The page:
Though Dalrymple supports Brexit, he says at the Library of Law and Liberty that Britain’s primary problems are unlikely to be solved by it:
And the economic auguries for Britain are indeed poor, though not only, or even principally, because of the European Union’s hostility. The fact is that Britain is unlikely to be able to take any advantage of life outside the European straitjacket because its own political class is itself in favour of straitjackets that are no better, and quite possibly worse than, the European ones. The present Prime Minister, Theresa May, is very much a statist, indistinguishable from European social democrats, and the leader of the opposition, Mr Corbyn, who might well be the next Prime Minister, is an unapologetic admirer of Hugo Chavez. It is hardly to be expected that foreign investors will place much trust or confidence in an isolated country whose next government might very well weaken property rights, impose capital controls and increase corporate taxation in favour of supposed social justice. It would not take very long to turn Britain into a northern Venezuela: a Venezuela without the oil or the tropical climate.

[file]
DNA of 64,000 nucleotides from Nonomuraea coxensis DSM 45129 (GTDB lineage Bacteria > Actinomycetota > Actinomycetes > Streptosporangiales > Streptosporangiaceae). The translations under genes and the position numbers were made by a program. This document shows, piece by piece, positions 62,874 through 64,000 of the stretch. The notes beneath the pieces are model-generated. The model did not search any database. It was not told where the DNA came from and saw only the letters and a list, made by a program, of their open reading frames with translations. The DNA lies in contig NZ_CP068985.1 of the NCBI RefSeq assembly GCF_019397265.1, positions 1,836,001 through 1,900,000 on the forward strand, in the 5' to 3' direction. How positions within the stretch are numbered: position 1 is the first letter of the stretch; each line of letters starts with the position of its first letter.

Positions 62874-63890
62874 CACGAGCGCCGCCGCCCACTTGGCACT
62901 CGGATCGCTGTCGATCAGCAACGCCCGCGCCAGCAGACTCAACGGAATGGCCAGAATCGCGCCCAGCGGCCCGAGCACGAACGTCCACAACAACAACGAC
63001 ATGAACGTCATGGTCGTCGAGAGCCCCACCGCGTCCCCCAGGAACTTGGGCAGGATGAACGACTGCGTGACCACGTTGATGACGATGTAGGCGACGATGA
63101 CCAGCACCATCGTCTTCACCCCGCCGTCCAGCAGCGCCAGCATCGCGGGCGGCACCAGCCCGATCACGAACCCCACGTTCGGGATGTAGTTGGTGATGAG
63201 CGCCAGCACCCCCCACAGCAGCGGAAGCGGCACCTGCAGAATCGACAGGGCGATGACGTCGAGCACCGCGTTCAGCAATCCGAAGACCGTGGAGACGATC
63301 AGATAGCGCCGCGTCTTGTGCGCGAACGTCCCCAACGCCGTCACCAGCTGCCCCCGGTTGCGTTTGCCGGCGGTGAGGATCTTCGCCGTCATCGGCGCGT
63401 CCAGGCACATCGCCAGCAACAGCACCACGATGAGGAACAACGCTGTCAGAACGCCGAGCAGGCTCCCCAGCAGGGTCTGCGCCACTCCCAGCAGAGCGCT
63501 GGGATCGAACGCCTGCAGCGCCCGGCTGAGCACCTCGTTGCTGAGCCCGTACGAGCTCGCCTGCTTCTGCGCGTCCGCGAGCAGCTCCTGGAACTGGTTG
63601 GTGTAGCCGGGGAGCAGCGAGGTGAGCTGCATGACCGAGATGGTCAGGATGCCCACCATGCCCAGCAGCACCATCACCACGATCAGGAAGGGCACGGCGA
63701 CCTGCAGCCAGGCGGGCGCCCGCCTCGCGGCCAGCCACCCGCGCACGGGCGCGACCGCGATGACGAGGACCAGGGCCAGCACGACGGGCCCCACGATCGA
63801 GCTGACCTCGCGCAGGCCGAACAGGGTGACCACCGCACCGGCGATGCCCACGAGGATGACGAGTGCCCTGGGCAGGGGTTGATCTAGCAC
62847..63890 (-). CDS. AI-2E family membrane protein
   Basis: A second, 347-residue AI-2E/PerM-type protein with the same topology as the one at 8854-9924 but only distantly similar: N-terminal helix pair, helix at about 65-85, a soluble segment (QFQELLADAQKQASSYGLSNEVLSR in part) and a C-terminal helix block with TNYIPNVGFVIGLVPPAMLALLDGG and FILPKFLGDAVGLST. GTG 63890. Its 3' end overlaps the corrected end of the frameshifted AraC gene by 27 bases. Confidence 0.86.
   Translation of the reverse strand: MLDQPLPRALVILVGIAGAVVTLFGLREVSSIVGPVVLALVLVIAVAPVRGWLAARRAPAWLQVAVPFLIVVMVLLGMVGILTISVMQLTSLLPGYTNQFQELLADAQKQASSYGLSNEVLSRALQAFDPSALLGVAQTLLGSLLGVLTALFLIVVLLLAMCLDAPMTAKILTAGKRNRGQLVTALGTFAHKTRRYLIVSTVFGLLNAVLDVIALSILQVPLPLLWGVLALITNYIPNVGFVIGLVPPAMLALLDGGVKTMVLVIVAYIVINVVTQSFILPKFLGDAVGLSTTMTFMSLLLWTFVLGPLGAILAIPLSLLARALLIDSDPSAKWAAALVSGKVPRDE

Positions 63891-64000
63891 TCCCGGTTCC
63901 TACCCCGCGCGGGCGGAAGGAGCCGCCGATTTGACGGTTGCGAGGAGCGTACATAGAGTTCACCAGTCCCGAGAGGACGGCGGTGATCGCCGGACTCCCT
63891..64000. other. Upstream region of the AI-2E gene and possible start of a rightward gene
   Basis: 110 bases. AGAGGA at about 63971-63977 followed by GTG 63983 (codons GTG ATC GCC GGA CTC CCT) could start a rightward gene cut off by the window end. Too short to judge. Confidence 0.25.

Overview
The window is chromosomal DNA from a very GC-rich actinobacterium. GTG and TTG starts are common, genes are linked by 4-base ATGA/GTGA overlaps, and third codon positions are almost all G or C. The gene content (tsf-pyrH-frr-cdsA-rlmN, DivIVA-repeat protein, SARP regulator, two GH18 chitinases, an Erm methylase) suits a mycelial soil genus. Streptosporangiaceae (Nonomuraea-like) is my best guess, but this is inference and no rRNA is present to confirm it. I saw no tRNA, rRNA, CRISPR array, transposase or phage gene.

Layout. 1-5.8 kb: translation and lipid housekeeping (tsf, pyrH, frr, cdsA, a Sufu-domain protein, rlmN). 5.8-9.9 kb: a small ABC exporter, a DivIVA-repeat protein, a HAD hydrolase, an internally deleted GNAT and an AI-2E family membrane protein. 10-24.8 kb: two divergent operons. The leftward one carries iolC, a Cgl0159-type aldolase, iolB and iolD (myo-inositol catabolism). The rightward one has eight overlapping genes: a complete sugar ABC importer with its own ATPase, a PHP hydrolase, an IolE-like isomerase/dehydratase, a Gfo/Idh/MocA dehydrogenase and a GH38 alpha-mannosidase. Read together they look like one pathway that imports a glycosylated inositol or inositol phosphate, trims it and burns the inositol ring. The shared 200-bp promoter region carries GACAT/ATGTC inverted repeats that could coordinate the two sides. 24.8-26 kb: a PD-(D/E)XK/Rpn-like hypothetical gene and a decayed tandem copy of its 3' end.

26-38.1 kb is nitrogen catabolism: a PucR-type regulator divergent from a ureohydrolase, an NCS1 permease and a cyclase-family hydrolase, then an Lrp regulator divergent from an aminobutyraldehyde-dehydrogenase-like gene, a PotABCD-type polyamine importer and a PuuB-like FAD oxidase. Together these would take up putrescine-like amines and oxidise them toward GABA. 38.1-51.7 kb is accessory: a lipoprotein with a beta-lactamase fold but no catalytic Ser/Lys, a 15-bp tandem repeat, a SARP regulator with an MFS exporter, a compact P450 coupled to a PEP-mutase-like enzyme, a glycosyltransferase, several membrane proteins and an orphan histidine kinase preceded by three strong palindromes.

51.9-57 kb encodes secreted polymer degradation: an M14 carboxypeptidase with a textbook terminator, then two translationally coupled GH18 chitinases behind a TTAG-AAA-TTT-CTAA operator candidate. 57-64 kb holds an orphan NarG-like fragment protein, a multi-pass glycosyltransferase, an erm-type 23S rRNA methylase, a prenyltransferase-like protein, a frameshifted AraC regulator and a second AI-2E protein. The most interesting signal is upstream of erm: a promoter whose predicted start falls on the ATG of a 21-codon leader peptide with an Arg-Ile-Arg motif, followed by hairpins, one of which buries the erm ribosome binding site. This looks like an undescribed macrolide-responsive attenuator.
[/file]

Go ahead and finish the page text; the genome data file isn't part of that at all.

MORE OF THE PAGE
And for those who complain (perhaps fairly) that Dalrymple criticizes without offering solutions:
These problems…can be solved only by something more resembling a religious revival than by any likely government action. But expecting a population to bethink itself while simultaneously being offered political solutions that require no effortful cultural change is unreasonably optimistic.